Translation for that is that Tennessee dominates the paint against nearly every team they play. While the obvious answer as to how Tennessee dominates the paint is in the strength of Grant Williams and Admiral Schofield, there is more to it than that. Both of Tennessee's starting guards are really solid at getting to the rim, and the Volunteers actually start 6'11" Kyle Alexander at the center position, giving them yet another big body to crash the boards and make plays at the rim. In the two games Kentucky lost to Tennessee last season, Rick Barnes' squad out-rebounded the Cats, as well as forced Kentucky into a hefty amount of turnovers. Coach Cal mentioned it this week, but it bears repeating, Tennessee won't beat themselves, so Kentucky is going to need to come out and punch them in the mouth if they want to pull off the upset.
Obviously, every one knows that Tennessee is ranked as the top team in the country at this point, and they've played an incredibly impressive stretch. The Volunteers have won 19 straight games, dating back to an overtime loss to Kansas on November 23rd. Tennessee is really good, but as the callers into The Paul Finebaum Show would say, "They ain't played nobody!"...well not as of recently, at least.
Since losing to Kansas back at the end of November, Tennessee has a win over a Gonzaga team that was working without a full roster, but then the strength of the Vols record goes downhill from there. Tennessee's SEC schedule is extremely backloaded, still having to play Kentucky twice, at LSU, at Auburn, and at Ole Miss. Ken Pomeroy even gave us this astounding stat on Twitter yesterday about their conference schedule thus far, "Tennessee’s conference strength of schedule has been easier than Santa Clara’s and Washington State’s," which, not to disrespect to those two teams, is a horrible look for Tennessee's strength of record. In fairness, Tennessee is just playing the schedule put in front of them so far, but there is definitely something to be said about them only beating a lot of below average teams, with some of the victories not even having been convincing. The fact of the matter here is that Kentucky is far more battle tested this season than Tennessee, which could prove beneficial down the stretch of the season and into March.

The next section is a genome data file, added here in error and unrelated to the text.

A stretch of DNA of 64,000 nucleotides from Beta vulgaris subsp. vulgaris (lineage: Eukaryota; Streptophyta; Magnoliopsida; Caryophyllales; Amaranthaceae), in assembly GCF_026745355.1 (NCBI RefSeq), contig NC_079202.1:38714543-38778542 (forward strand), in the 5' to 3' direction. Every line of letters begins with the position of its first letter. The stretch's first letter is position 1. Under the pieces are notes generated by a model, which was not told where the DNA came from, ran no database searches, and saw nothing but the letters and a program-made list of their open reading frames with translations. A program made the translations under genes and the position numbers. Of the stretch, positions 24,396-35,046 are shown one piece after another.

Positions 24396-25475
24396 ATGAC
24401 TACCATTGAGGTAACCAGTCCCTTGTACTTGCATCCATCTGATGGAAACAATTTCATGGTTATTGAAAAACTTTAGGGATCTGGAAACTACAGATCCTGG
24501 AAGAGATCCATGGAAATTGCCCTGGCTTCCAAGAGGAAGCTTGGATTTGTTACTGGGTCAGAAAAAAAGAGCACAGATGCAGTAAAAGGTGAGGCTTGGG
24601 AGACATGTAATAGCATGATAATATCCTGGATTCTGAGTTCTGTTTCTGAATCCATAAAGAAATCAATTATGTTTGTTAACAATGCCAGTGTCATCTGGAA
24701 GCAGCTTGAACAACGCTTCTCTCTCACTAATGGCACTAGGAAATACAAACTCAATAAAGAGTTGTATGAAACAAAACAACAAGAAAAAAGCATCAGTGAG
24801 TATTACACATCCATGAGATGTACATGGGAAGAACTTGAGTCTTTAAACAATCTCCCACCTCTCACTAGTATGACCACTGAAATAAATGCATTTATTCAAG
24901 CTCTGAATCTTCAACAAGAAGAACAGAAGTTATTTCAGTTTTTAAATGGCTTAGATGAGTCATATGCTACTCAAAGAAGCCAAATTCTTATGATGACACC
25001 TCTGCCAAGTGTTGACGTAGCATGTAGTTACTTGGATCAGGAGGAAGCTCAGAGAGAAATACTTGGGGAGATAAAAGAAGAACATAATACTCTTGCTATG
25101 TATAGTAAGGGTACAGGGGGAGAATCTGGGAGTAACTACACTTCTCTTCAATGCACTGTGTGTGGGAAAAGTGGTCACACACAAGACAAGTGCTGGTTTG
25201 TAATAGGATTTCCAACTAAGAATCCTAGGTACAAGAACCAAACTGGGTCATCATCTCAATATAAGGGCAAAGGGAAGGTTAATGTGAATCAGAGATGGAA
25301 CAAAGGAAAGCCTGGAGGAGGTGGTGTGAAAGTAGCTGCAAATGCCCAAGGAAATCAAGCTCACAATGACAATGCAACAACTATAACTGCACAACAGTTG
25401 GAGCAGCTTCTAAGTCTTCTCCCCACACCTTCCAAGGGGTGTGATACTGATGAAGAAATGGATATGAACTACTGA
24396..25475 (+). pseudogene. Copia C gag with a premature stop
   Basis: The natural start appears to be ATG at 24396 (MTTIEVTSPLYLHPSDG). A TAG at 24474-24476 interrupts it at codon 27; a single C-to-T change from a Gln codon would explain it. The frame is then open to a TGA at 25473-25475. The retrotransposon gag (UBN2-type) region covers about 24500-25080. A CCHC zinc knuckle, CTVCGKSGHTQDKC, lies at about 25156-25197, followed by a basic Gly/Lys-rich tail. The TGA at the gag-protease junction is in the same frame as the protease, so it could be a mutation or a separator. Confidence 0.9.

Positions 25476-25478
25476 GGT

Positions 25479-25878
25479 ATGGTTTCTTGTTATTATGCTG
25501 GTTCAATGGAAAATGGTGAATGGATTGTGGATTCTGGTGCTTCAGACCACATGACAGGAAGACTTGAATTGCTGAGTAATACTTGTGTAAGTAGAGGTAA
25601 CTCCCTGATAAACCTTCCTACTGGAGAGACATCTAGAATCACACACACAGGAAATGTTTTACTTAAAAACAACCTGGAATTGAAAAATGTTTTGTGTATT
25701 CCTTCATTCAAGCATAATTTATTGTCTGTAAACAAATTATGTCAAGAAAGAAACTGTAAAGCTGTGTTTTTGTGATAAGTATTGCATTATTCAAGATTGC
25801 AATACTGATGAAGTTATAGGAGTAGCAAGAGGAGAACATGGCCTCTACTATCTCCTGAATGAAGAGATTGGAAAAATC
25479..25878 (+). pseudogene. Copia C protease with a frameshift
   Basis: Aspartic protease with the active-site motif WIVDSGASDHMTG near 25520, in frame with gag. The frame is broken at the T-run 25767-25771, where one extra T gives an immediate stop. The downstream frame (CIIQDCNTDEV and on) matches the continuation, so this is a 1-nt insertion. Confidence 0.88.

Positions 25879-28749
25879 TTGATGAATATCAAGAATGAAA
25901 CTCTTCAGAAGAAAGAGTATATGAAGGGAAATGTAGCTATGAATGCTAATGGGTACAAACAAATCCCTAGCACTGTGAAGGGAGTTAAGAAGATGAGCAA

Since John Calipari took over in Lexington, Kentucky is 12-6 in games against Tennessee. After starting 9-2 against the Volunteers in the Coach Cal era, Tennessee has now won four of the last seven match ups, including sweeping the regular season over the Cats last season.
This Saturday will be just the second time in Rupp Arena history that Kentucky will play an SEC opponent in a match up in which both teams are ranked in the top 5. The other was back in 1994, when the #4 Cats hosted and eventually lost #3 Arkansas. In fact, this is actually the first time that Kentucky has played in a top-5 match up against an SEC opponent since taking on #3 Florida back in 2003.
Go Cats. Beat Volunteers.